Tests Get Even Tougher for Hoosiers

Bloomington – Tom Crean has finally zeroed in on what concerns him the most about his team's next foe, No. 5 Gonzaga. Crean and Gonzaga Coach Mark Few talk about their Saturday afternoon match-up in the Hartford Hall of Fame Showcase...

Bloomington – Tom Crean has finally zeroed in on what concerns him the most about his team's next foe, No. 5 Gonzaga.


Instead of trying to pick between the athleticism of potential first-round NBA Draft pick Josh Heytvelt, the shooting ability of Micah Downs, the versatility of Matt Bouldin and the proven leadership of Jeremy Pargo, Crean simply lumps it all together and describes Saturday's match-up in the Hartford Hall of Fame Showcase as an ulcer waiting to happen.

"There's really not anything that doesn't concern us," Crean said Thursday. "They're above average or great at every position you look at."

Coach Mark Few's team has been dominant in the early going while climbing into the nation's top five. The Zags are 5-0, including a three-game sweep of Oklahoma State, Maryland and Tennessee last week to win the Old Spice Classic in Orlando. Gonzaga won each game impressively – it whipped Maryland by 22 one night after the Terps pounded Big Ten favorite Michigan State by 18, and then opened an 18-point second half lead against No. 12 Tennessee before eventually settling for a nine-point win in the tourney finale.

The Zags are led in scoring by the 6'11", 260-pound Heytvelt (15.0 ppg, 6.6 rpg), an athletic big man who missed the final nine games of his sophomore season due to a team suspension and the first 11 games of his junior season due to a stress fracture. He's put those tough times behind him to emerge as one of the better big men in the country.

But Heytvelt is just one of the centerpieces to Few's team. Pargo has started 72 straight games at point guard and was named the MVP of the Old Spice Classic. He's averaging 9.6 points, 5.2 rebounds and 7.0 assists this season. Downs is a former McDonald's All-American who averages 12.8 points and 5.6 rebounds, while Bouldin is a hard-nosed wing who contributes 11.4 points, 4.4 rebounds, 3.0 assists and 2.0 steals per game. The fifth starter, forward Austin Daye, ranks second on the team in scoring (12.8) and tops the team in rebounding (7.4), and there's even a reliable sixth-man in Steven Gray who chips in 10.6 points per night.

Perhaps the only thing Few's Cinderella-turned-powerhouse program lacks this season is a big name like Adam Morrison or Ronny Turiaf, but that matters little to the 10th-year head coach, who could very well have his best Zags team ever.

"We had a good bit of experience coming back, so we're farther along than we were last year at this time," said Few, whose team went 25-8 a year ago. "This group is very balanced. Any given night we have five or six guys that can score in double figures. That's our strength. The strength is balance and versatility."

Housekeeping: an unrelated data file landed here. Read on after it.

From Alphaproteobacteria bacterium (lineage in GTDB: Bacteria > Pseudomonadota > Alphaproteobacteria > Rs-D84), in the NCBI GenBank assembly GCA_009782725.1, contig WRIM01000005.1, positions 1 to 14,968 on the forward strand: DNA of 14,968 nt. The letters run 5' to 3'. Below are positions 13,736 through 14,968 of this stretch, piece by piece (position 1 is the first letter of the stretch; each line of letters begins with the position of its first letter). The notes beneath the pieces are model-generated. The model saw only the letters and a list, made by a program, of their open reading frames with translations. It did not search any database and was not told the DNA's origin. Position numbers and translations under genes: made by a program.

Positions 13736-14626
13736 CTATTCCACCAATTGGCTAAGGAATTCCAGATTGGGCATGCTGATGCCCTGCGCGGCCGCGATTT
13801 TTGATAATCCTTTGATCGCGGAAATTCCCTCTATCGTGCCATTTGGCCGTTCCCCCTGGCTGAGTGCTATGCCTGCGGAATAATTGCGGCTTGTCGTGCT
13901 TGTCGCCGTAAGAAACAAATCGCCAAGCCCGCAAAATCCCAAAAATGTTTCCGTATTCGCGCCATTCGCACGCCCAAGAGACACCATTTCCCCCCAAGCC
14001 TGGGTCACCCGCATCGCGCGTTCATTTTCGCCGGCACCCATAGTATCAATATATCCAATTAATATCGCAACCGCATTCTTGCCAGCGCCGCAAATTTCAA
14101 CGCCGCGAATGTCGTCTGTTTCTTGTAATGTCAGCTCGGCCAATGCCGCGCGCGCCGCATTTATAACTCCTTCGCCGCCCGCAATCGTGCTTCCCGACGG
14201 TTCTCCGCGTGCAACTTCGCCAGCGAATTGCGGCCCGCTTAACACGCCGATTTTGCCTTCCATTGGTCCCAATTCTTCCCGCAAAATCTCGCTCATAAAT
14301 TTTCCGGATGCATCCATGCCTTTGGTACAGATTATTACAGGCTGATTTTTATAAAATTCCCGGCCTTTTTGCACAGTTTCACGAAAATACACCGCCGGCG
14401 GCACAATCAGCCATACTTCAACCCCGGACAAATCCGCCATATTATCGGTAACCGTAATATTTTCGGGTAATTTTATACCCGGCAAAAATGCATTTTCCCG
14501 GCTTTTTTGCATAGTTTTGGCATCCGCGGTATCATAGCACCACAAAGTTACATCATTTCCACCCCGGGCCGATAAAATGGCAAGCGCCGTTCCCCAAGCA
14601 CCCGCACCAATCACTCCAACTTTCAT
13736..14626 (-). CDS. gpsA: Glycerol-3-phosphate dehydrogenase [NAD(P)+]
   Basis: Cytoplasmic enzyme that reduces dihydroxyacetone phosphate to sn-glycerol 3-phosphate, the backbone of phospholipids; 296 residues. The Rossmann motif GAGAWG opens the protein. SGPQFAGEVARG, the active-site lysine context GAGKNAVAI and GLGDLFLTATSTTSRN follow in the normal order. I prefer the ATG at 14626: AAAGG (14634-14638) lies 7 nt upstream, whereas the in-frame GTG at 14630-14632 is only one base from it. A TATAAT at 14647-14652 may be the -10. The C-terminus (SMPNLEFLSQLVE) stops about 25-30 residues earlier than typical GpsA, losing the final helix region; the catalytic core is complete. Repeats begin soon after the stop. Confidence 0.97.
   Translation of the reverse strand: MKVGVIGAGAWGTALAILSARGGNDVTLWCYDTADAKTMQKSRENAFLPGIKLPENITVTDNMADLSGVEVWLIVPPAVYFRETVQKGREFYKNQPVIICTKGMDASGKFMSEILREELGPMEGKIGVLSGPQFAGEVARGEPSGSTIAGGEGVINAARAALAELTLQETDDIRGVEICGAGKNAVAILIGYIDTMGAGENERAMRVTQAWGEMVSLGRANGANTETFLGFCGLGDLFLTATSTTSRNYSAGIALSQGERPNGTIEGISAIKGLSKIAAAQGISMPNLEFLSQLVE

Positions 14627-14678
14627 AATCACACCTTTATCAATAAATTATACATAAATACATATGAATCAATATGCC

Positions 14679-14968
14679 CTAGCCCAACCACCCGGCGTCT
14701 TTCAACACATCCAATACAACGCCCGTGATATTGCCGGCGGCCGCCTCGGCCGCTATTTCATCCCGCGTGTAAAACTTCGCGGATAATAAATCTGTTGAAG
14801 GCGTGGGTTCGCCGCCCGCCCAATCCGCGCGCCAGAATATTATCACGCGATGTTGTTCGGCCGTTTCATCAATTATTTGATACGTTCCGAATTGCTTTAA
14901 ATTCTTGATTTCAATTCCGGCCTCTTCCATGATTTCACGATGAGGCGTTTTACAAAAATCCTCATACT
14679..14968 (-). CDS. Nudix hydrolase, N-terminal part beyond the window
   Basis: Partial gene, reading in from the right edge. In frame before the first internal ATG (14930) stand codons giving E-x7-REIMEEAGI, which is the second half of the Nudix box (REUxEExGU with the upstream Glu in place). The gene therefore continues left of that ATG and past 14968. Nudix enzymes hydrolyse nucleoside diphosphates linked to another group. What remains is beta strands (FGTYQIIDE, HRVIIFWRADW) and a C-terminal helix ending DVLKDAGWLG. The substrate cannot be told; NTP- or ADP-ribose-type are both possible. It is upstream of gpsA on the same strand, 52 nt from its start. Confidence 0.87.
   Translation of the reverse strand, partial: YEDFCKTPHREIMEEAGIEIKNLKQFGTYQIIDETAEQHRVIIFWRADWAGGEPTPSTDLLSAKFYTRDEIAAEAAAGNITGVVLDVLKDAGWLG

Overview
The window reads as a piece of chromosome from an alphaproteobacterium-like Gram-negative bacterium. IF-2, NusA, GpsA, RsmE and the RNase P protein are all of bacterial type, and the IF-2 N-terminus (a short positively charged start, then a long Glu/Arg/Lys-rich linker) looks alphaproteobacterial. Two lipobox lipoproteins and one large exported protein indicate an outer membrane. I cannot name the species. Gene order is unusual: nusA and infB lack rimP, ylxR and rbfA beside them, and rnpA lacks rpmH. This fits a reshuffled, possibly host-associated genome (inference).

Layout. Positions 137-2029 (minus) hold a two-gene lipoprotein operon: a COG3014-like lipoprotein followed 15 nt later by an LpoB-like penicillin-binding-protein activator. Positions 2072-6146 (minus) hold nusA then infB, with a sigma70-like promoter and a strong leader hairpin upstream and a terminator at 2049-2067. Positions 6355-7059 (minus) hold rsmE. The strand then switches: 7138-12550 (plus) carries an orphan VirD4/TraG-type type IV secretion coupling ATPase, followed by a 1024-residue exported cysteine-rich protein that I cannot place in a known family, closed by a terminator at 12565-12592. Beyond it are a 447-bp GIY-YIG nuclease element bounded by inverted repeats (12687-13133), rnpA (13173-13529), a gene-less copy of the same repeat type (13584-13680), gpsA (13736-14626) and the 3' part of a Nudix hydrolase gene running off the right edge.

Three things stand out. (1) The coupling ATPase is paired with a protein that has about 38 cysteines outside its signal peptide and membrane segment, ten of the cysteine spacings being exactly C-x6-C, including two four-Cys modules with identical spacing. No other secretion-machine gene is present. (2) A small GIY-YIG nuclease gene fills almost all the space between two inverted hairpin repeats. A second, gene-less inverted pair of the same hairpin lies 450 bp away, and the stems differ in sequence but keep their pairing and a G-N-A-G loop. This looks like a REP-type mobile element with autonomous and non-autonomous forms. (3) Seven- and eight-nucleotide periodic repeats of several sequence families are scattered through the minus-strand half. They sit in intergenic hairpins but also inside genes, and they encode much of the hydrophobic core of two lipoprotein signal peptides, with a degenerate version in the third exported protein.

In contrast, the only adjective that's apropos for Crean's Hoosiers is youthful. In the season's first seven games they've yet to develop any sort of consistent trait, which comes as no surprise for a team made up of 14 newcomers and nine freshmen.

Despite the revamped IU roster, Few said he expects his team to have its hands full when the two teams square off Saturday at 1:30 p.m. at Lucas Oil Field in the first basketball game played at the home of the Indianapolis Colts.

"We're going to have a heck of a challenge in Indiana," Few said.

The thing that probably concerns Few the most about Saturday's match-up isn't so much what Crean will put on the court, but what the IU program could put in the stands. While ticket sales need to pick up in the next couple of days for Lucas Oil Field to have a decided homecourt feel for the Hoosiers, Few expects a boisterous crowd Saturday afternoon.

"We're playing them in their homestate, and they have the greatest, most loyal fans in the world," Few said.

Crean is hoping those fans can give his team perhaps it's one and only advantage, on paper, against the Zags.

"We had 1,000 people in Maui, and I know it was a small gym but it seemed like a lot more," Crean said. "I think it can be the same way at Lucas Oil…I think it's one of those events, no matter what happens, people don't want to miss it.

"I really hope the Indiana fans and the basketball fans in the state will look at this for what it is, which is an incredible sports weekend in Indianapolis."

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